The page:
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support systems than will be raised from fees. If they had taken a small amount of the extra money that will be used to subsidise the student loan system to enable students to pay their fees, set up 20,000 or 30,000 bursaries at £3,000 or £4,000 a year for people from non-traditional backgrounds, and left everything else as it was, they would have had a much greater impact on participation than they will through anything that is in the Bill.

The Government believe that such problems are resolved by passing laws. My argument is straightforward: they are not. There is also a risk of creating injustices. One point on which I agree entirely with the Prime Minister is that there are losers as well as winners if covert or overt pressure is placed on universities to change the way in which they admit students.

The amendment is specifically designed to address the issue of academic ability defining people who go to university and to ensure that we do not create entry points for social reasons alone. We would insert the words

    ''ensure full access to higher education based upon academic ability and potential''.

We included the word ''potential'' as many universities look beyond immediate exam results for potential in the student.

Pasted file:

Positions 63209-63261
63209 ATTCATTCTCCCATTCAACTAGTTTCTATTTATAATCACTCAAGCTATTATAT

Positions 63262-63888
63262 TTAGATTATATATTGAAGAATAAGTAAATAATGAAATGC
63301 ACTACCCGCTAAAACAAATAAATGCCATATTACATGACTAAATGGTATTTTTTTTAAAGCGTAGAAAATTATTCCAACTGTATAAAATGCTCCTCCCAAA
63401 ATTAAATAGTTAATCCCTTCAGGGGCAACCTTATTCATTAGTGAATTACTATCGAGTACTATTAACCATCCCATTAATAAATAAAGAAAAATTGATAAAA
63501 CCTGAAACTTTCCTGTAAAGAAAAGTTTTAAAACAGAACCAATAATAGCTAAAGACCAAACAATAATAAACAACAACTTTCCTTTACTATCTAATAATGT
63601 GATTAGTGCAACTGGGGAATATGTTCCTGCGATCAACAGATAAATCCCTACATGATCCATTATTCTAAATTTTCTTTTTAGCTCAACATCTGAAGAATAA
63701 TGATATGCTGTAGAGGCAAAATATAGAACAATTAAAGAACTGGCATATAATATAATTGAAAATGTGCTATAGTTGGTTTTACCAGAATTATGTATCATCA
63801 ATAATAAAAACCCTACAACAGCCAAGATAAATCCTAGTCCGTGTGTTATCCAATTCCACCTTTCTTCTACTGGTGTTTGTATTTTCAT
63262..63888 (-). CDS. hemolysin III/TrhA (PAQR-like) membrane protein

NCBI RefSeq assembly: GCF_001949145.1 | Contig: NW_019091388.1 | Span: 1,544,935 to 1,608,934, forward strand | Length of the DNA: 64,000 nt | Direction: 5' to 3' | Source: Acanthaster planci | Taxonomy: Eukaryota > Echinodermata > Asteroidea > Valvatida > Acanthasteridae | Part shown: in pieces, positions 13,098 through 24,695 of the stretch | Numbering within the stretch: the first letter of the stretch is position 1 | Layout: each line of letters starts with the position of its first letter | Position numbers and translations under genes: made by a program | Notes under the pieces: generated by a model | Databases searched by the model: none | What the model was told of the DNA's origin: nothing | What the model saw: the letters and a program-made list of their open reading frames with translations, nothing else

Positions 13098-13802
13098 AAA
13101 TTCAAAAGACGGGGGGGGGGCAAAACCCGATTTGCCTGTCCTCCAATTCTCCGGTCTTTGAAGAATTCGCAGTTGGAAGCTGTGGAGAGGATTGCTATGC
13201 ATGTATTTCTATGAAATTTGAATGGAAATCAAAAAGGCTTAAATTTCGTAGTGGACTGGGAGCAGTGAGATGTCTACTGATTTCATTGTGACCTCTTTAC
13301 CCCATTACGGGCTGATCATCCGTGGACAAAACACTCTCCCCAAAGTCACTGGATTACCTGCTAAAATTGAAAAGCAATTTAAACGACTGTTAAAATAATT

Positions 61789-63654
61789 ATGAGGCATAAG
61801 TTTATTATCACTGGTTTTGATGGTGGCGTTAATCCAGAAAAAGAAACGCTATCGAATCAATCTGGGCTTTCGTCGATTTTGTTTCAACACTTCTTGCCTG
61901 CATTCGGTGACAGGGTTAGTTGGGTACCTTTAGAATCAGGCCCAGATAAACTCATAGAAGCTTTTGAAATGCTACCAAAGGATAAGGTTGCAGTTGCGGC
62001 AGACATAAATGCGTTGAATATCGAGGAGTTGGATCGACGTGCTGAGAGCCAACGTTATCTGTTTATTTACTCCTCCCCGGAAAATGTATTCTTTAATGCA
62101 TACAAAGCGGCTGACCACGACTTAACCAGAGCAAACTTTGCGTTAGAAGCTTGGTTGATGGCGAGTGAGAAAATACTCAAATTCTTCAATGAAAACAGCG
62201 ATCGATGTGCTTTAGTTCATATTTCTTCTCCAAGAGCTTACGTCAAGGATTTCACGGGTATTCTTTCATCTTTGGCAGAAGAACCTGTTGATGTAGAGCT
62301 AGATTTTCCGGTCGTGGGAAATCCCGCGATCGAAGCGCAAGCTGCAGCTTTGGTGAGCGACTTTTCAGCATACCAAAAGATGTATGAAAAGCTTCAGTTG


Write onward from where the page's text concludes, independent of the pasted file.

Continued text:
We do not want a situation in which the regulator, in effect, imposes a plan by saying to a university, ''Produce a plan. Show me your targets.'' We do not know what would happen four, five or seven later if the university's proportion of students from non-traditional backgrounds had not changed a jot. What would happen to the university if plans were drawn up for an outreach programme but nothing much changed? The Minister said that the access regulator will have teeth. Would it be encouraged by the Government to step in again and ask for a tougher plan and more funds to be set aside for bursaries? It is not clear what would happen, which is a worry for Opposition Members and, I have no doubt, for universities because if the regulator truly will have teeth, the powers that are implicit in what the Government ask it to do must go beyond the formulation of an initial plan.